Despite some studies that have analyzed the standardization concept (e.g. Jain, 1989; Ozsomer, Bodur, & Cavusgil, 1991), its consensual understanding has yet to be established (Ryans, Griffith, & White, 2003). Standardization is the use of the same marketing program in different countries or regions, regarding the product offered, the promotion employed, the price established and the distribution process chosen (Elinder, 1965; Jain, 1989, 2007; Levitt, 1983; Ozsomer & Simonin, 2004; Roostal, 1963; Sands, 1979; Szymanski, Bharadwaj, & Varadara, 1993; Viswanathan & Dickson 2007).
The main argument supporting the standardization strategy is the belief that the world is becoming more and more homogeneous, especially as a result of the advances in communication and technology (Jain, 1989; Levitt, 1983). As a consequence, tastes and cultures are becoming homogeneous; world consumers are sharing preferences, needs, desires and demands (Jain, 1989, 2007; Levitt, 1983; Vrontis & Papasolomou, 2005). This similarity of demands, along with convergent cultures and the lowering of barriers, would make it possible for companies to sell more standardized products, with standardized marketing programs (Zou & Cavusgil 2002).
Standardization, thus, allows focus on common segments, bringing economy of scale and more consistent promotions. Papavassiliou and Stathakopoulos (1997) and Levitt (1983, 1986) offer four main reasons for such benefits: (a) standardization allows the corporation to preserve a consistent image and identity throughout the world; (b) it reduces uncertainty among buyers who travel frequently; (c) it allows the company to develop a single advertising campaign for different markets; and (d) it results in sizeable savings in advertising, such as illustrative material, media and advertising production costs. Despite such economies of scale, cultural and socio-economic differences among countries seem to hinder the standardization strategy, sometimes requiring adjustments to the market, and demanding additional expenses to justify the standardization decision (Kogut, 1989).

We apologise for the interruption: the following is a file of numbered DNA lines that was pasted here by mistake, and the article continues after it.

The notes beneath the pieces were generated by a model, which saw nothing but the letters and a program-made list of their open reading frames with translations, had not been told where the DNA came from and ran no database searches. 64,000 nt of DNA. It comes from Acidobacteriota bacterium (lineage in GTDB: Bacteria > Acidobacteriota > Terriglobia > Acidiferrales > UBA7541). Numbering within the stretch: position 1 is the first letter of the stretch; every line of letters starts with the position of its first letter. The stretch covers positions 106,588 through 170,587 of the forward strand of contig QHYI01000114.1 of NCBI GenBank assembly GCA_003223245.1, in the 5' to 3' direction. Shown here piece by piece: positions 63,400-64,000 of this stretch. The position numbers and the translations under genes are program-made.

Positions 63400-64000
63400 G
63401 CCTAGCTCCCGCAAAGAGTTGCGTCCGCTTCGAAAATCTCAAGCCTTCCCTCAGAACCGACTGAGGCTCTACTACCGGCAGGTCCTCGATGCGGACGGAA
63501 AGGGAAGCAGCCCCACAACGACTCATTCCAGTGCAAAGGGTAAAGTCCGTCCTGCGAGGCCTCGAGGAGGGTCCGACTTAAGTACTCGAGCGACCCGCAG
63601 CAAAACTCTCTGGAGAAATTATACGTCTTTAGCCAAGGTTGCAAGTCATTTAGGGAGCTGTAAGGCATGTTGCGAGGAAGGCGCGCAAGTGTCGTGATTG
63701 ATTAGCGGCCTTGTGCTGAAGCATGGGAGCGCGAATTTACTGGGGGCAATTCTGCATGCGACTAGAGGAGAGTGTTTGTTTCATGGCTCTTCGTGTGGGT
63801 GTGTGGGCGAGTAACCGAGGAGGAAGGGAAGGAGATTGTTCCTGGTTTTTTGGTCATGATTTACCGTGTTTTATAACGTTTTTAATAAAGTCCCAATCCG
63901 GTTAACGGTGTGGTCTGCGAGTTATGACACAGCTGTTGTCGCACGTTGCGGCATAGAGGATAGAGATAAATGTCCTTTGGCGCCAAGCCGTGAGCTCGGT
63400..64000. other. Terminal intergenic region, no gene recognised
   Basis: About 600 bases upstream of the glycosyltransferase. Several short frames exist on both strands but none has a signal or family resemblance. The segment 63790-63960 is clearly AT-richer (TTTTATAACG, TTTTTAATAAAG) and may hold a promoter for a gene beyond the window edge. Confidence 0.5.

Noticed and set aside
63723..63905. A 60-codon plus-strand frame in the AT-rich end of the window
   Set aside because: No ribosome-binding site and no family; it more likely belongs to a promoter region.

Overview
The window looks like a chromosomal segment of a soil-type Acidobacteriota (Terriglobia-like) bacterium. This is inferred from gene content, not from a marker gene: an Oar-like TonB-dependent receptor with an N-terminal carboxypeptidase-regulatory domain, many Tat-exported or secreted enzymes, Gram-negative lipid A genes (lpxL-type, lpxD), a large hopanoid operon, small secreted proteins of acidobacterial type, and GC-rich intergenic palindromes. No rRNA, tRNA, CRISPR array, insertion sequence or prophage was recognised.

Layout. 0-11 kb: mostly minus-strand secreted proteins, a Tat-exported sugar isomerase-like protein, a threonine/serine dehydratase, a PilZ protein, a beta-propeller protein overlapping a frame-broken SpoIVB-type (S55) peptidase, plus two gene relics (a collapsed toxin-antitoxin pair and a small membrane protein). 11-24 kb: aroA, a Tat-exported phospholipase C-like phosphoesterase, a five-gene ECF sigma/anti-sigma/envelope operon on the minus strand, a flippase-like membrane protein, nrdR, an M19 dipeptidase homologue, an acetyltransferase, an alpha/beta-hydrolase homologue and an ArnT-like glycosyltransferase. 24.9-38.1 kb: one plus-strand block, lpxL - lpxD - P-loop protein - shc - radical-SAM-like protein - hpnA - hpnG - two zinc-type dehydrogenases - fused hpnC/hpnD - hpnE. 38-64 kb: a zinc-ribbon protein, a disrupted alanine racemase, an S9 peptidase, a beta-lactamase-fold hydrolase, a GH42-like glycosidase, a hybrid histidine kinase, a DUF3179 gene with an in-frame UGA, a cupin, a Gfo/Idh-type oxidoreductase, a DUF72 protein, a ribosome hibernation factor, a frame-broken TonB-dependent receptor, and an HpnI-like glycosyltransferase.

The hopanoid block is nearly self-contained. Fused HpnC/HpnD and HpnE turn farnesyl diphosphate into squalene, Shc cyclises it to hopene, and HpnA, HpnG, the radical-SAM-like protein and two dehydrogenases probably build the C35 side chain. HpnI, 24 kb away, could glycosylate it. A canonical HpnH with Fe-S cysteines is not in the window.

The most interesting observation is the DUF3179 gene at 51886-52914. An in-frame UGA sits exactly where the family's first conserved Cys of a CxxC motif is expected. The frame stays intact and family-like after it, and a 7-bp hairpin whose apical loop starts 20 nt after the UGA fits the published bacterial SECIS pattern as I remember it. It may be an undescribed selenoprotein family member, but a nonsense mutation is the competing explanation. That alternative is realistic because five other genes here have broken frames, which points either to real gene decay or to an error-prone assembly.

In any case, the decision on standardizing or adapting must be based on the possible financial returns and risks involved for each alternative (Sands, 1979). The option for global standardization will be appropriate only up to the point when a positive influence is present on the company's performance (Samiee & Roth, 1992). However, immense differences between markets do exist, even in industrialized nations. In order to address these differences, changes in design, packaging, price, or distribution of goods might be necessary. Moreover, viability, communication costs, media habits, differences in the range of distribution channels, intermediaries, financial resources and know-how may also cause trouble (Samiee & Roth, 1992). In short, total standardization can lead the company to fail when it comes to taking care of local consumers' needs, and might result in its alienation from the local market (Newburry & Yakova, 2006). In this case, the standardization arguments fall apart especially when considering the peculiar differences between consumers, administrators and nations and adaptation becomes an option (Shoham, 1999).